Deep Creek, Ninilchik River, and the Anchor River are open only on the weekends and the Mondays following those weekends. Check the regulation booklet for specific dates. A weekend is 12:01 a.m. Saturday through midnight Monday.
Water conditions can vary greatly in these three rivers according to snowmelt and rainy weather.
Bait and multiple hooks are allowed in the salmon fishery on the Anchor River, Deep Creek, and Ninilchik River. Favorite lures include PixeesTM, KrocodilesTM, Okie DriftersTM, and Spin-N-GlosTM, all sweetened with a chunk of salmon roe or herring. Many anglers also fish salmon roe alone on a hook beneath a Corkie with enough weight to ensure their bait is bumping against the bottom.
Special restrictions apply, so please consult the sport fishing regulations before heading out to fish the Anchor River, Deep Creek, and the Ninilchik River.
King salmon return to the Anchor River, Deep Creek and Ninilchik River from approximately early May through late July with a peak in June. Stream conditions on the Ninilchik River are generally less turbid than on the Anchor River and Deep Creek in May during fishery openings. The Ninilchik River is stocked with hatchery reared king salmon in addition to having a wild run. Hatchery reared kings are distinguished from wild fish by their adipose fin (a fleshy fin just before the tail); wild fish have an adipose fin while hatchery fish are missing their adipose fin and have a healed scar where the fin was removed.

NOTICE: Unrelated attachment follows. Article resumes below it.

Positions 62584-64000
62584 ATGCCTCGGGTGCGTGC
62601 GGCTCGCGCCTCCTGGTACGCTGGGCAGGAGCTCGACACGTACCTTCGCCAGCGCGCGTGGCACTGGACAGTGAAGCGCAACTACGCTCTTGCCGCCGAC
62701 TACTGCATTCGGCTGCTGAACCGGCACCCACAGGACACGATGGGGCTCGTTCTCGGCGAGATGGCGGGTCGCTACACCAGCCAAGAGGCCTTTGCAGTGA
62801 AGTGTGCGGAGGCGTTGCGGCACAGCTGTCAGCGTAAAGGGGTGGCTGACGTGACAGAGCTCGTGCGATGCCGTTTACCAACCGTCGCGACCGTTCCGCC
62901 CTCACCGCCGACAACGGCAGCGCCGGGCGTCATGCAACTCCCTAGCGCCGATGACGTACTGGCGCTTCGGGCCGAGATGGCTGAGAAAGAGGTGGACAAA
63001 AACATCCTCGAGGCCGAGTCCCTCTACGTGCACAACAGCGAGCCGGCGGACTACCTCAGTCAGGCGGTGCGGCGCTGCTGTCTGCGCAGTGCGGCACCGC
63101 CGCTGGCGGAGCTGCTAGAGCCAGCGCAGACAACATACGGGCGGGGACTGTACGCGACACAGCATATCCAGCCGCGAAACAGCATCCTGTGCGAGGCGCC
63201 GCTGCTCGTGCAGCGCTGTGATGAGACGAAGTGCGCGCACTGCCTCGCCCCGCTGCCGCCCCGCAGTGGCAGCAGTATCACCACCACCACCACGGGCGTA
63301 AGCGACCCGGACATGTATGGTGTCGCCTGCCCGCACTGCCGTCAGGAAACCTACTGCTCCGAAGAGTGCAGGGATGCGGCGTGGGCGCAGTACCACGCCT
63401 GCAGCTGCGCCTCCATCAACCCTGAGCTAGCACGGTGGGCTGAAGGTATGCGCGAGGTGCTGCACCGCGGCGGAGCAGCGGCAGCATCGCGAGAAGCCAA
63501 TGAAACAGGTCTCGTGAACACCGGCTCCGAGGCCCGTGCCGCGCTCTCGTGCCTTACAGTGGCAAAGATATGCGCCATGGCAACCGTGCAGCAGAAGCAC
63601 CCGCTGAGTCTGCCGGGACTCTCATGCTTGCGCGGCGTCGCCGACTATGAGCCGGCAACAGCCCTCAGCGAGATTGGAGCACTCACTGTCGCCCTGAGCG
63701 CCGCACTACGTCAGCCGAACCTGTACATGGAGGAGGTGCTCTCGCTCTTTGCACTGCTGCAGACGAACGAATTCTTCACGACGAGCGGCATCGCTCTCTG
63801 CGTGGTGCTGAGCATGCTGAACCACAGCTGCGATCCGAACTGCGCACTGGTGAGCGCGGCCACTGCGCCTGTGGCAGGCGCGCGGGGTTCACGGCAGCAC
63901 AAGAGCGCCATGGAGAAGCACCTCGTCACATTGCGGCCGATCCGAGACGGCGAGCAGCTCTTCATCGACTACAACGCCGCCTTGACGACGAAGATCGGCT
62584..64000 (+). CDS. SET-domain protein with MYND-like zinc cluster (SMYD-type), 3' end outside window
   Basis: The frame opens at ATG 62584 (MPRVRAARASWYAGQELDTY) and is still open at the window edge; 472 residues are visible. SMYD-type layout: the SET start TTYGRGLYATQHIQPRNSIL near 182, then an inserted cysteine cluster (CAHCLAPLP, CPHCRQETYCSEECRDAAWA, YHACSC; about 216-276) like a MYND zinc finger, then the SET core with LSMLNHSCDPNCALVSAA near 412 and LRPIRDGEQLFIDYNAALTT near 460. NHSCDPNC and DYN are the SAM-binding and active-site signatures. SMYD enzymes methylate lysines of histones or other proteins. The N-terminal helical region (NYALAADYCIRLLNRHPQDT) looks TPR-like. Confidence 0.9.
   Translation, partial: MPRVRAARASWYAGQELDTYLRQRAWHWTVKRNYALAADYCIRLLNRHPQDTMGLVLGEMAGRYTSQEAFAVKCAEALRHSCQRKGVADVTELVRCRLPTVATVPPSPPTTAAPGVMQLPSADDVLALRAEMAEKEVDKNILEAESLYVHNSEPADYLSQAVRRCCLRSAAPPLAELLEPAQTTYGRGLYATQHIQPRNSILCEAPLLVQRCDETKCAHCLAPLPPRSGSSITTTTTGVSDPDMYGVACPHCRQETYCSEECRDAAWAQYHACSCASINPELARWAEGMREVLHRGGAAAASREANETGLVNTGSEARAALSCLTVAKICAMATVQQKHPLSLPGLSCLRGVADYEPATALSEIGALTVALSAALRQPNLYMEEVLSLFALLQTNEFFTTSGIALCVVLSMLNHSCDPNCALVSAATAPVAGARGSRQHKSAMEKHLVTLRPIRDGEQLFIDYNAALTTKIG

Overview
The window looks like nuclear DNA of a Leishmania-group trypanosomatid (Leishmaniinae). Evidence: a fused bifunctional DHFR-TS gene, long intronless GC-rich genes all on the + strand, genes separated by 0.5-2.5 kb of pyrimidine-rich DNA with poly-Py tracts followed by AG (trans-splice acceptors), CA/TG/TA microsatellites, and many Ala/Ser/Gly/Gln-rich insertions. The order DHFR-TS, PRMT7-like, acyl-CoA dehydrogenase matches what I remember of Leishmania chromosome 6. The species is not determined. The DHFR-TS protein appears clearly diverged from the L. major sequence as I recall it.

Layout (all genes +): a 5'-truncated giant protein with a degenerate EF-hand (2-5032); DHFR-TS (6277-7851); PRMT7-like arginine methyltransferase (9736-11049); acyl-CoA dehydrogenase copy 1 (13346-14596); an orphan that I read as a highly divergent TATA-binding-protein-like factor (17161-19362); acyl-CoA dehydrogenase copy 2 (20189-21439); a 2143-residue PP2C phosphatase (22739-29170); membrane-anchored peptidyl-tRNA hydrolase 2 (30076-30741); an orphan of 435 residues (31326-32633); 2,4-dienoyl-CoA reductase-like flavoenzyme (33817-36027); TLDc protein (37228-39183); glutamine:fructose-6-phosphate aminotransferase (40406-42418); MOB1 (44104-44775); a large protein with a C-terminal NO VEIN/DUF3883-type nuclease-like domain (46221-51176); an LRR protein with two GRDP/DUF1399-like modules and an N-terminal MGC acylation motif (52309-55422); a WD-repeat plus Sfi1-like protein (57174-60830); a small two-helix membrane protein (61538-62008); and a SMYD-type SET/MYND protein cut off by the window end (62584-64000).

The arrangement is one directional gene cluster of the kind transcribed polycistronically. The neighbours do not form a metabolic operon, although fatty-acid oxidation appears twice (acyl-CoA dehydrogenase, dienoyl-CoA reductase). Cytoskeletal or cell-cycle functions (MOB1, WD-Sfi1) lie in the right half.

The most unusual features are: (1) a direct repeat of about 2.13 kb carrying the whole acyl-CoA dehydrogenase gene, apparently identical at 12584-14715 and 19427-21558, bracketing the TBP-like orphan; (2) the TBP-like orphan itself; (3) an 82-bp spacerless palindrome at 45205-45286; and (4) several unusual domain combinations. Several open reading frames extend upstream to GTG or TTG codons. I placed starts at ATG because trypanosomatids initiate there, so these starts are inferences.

As a result of the Ninilchik River stocking program, a hatchery-only fishery is allowed on the Ninilchik River in July.
Shrimp, crab – The shrimp and crab fisheries are closed year-round due to low population levels.
Clams – Many recreational clammers choose Memorial Day weekend for their first trip of the season to the clamming beaches.
Your fishing license is required to take hardshell clams and for harvesting razor clams.
Butter and littleneck clams have different size and limit restrictions. Pictures in the sport fishing regulation book can help you learn to recognize the differences to avoid taking undersized butters. Bury your discarded clams neck up – they can’t do it themselves and will die otherwise. Additionally, fill in any holes dug in search of clams for the protection of the other beach creatures in the hole and to prevent smothering the ones buried under the pile you dug up.
There are literally miles of good razor clam beaches available from north of Anchor Point to Cape Kasilof. The limit is the first 60 razor clams dug. Occasionally there are PSP advisories issued by the Alaska Department of Environmental Conservation. Contact them at (907) 269-7629, or check out their PSP pages on the Internet.